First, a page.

While we cannot deny the pain and destruction that God allowed on January 21st, we also cannot deny the good that precipitated out of the destruction. I invite you to give thanks with me in this difficult time. Be thankful for the reminder of God’s power and our vulnerability. Give thanks for the way God brought the community together. Give thanks for the awesome opportunity that He has given us as Christians to love the least of these.


Pure Joy


My 12 yr. old daughter has had one dream for the past 4 years, to play basketball on a school basketball team. When we moved to Wiggins and she started at Stone Middle School, she made it her one track goal to make the team. She played in the local recreation league last winter and practiced all Spring before trying out. She was beside herself with excitement, when she found out she made the team on the last day of school. 
She is a great player to have on the team. There are few players who love the game as much as her, and she has the best attitude of any athlete you will ever meet. She has great shooting technique. She has one struggle. Her coach would tell you that “she does not have a mean bone in her body.” Her hesitance to be aggressive holds her back from playing as well as the rest of the team which causes her to be unsure and insecure in her game.
Her heart and great attitude have stolen the hearts of her coach and her team. They have made it a point to get her into the game and get her the ball so that she could have a chance to shoot and score for the team. Before last Thursday night’s game, she had gone 0 for about 7 from the floor, and she had missed two free throws on the season. The coaches and the team decided in the fourth period of the last game of the season, up by almost 20 points, that she was going to score if it took the whole team to get it done.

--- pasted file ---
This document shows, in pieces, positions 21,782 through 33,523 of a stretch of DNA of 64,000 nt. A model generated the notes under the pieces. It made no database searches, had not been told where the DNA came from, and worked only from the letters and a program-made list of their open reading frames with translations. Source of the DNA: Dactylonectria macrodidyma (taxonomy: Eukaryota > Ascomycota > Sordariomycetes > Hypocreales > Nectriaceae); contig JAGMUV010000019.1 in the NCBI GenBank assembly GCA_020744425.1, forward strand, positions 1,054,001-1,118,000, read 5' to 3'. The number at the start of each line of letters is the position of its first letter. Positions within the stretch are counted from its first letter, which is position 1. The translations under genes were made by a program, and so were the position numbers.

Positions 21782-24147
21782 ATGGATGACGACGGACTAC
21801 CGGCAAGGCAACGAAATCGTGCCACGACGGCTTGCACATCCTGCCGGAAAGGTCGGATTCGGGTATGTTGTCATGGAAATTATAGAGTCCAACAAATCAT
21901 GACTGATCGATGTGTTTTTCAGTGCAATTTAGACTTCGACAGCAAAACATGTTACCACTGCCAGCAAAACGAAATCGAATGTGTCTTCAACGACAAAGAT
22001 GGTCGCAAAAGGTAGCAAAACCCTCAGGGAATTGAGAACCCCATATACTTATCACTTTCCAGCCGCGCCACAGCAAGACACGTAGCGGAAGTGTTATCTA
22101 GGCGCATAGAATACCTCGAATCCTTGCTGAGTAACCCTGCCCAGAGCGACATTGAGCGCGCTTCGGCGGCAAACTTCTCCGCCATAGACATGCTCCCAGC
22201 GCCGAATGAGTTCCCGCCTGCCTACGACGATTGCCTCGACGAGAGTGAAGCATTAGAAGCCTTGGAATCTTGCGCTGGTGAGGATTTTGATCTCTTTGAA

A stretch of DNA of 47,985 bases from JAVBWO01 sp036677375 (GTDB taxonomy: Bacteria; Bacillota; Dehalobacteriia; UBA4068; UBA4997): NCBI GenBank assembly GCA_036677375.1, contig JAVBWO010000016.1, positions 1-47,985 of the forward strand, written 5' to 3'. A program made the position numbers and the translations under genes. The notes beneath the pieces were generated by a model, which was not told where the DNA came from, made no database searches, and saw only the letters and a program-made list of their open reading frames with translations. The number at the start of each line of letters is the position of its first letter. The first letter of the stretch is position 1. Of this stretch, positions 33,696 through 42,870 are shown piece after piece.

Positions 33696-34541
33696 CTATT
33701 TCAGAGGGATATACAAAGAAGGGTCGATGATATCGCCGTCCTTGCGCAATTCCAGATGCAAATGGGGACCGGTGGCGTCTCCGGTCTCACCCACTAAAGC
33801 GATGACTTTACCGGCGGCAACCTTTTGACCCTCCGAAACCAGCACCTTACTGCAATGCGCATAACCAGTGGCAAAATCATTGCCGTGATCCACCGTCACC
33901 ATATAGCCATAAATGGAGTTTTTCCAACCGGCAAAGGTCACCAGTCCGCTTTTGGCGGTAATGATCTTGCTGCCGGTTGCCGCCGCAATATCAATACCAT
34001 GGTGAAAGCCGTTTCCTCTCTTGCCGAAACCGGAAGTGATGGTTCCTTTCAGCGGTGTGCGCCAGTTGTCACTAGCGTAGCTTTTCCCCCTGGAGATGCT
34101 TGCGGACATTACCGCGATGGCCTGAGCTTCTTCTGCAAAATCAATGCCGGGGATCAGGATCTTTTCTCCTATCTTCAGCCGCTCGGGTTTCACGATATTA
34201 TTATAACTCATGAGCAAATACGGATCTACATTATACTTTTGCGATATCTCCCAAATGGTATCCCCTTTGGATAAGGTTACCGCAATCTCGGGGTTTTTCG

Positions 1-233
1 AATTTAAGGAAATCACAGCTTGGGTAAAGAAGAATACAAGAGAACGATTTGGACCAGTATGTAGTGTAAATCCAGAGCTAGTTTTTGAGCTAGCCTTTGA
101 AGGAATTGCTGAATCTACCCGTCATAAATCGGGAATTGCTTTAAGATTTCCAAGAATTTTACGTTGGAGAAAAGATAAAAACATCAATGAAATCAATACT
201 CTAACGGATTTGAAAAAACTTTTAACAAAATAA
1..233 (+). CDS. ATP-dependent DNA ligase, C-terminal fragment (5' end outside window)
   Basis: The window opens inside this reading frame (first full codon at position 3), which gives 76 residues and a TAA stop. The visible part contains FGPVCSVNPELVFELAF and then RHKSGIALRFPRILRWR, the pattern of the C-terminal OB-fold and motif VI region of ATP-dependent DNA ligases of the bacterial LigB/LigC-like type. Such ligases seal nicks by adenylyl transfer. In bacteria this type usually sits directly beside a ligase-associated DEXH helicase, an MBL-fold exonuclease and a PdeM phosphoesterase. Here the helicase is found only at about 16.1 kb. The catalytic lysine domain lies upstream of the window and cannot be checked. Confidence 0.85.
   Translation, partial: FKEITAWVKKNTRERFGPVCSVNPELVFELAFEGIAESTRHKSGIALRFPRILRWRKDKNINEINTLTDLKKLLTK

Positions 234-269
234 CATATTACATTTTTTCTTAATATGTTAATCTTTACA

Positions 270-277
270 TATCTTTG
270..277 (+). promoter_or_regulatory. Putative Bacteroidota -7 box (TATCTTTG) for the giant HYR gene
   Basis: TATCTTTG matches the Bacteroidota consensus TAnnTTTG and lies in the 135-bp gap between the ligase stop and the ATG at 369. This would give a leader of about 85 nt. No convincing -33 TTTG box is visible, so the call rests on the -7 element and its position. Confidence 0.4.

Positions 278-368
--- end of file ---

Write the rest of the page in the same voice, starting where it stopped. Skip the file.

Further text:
My heart overflowed with joy and excitement as time and again her teammates fought to get steal after steal, rebound after rebound all so that they could get the ball to my girl and give her shots. She missed several times, and she also missed a pair of free throws. Finally, in a surreal moment, she received a pass from her point guard, turned, and banked a shot into the basket.The crowd went absolutely wild. My daughter buried her face in her hands and burst into tears of pure joy. Her coaches and all of her teammates rushed to her and embraced her in their arms. You would have thought they had just won the championship at the buzzer. 
The joy in my heart was indescribable at that moment. Every parent wants to see their child happy, and this was the absolute happiest I had ever seen her. I asked her why she got so emotional after the shot. She said, “Dad, it wasn’t just that I scored the goal. It was that my coaches never gave up on me. It was that my teammates cared so much. They fought for me. They won that moment for me.”  
It reminds me of something that the Lord has taught me from His word over the years. Joy, pure joy, comes not from what we accomplish. It precipitates from the victories that are won on our behalf. The foundation for the greatest joy that we will ever know, comes not from what we have done, but what the Triune God has done for us. 
We were lost, dead in our trespasses and sins. At just the right time, God the Father lovingly sent the Son who came, lived a perfect life, died on our behalf, and was raised from the dead in victory. The Holy Spirit then awakened our hearts to believe on the name of Jesus. By His grace, He transported us out of the darkness and into the light, out of the grave and into life. God employed every person of His being to win the victory for us.